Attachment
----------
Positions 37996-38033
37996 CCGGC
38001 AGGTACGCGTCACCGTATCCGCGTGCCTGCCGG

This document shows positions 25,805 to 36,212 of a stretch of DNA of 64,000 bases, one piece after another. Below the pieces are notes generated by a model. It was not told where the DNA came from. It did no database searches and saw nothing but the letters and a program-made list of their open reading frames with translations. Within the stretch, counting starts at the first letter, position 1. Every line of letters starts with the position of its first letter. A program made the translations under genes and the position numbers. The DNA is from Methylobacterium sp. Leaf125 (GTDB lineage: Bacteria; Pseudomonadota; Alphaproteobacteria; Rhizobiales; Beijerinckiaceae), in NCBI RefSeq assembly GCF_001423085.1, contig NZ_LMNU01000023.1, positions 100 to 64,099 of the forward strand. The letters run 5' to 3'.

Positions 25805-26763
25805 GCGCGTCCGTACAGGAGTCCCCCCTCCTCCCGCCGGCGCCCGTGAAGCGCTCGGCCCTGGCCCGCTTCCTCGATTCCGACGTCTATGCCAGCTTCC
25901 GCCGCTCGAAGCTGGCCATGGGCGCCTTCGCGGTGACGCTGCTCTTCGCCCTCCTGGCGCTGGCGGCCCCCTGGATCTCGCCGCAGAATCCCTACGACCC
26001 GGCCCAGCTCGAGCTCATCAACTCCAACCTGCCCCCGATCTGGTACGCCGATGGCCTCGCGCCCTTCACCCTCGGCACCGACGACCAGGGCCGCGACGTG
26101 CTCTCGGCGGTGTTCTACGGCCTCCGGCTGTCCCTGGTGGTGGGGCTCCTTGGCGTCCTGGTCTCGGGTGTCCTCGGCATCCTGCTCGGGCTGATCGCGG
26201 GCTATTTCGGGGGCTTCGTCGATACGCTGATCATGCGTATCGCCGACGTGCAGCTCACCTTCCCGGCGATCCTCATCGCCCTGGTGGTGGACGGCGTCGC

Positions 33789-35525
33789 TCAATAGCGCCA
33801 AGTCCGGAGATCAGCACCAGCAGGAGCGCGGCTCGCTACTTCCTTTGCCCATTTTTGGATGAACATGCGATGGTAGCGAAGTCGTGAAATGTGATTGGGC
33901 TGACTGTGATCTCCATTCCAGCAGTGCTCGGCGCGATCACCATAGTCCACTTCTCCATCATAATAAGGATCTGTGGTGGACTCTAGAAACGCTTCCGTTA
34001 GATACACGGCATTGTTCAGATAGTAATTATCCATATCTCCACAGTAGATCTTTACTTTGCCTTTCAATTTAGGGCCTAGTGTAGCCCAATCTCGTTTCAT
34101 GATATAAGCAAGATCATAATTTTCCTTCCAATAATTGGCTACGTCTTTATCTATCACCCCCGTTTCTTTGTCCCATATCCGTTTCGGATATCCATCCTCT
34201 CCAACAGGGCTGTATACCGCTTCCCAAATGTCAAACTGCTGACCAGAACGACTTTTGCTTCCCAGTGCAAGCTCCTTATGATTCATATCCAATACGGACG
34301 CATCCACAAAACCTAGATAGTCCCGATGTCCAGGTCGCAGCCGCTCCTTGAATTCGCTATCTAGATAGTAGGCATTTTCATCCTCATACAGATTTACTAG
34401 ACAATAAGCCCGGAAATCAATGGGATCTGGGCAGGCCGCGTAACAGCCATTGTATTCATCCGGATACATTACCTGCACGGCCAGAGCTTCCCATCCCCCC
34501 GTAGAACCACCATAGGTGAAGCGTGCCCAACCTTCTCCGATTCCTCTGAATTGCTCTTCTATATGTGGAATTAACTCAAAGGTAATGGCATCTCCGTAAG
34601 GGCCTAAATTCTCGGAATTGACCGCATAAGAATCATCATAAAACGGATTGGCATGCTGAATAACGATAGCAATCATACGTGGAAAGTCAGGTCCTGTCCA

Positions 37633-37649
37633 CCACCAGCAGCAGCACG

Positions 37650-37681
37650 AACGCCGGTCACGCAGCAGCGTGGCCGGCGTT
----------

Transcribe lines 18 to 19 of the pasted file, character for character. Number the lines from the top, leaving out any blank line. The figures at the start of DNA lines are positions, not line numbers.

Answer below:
34301 CATCCACAAAACCTAGATAGTCCCGATGTCCAGGTCGCAGCCGCTCCTTGAATTCGCTATCTAGATAGTAGGCATTTTCATCCTCATACAGATTTACTAG
34401 ACAATAAGCCCGGAAATCAATGGGATCTGGGCAGGCCGCGTAACAGCCATTGTATTCATCCGGATACATTACCTGCACGGCCAGAGCTTCCCATCCCCCC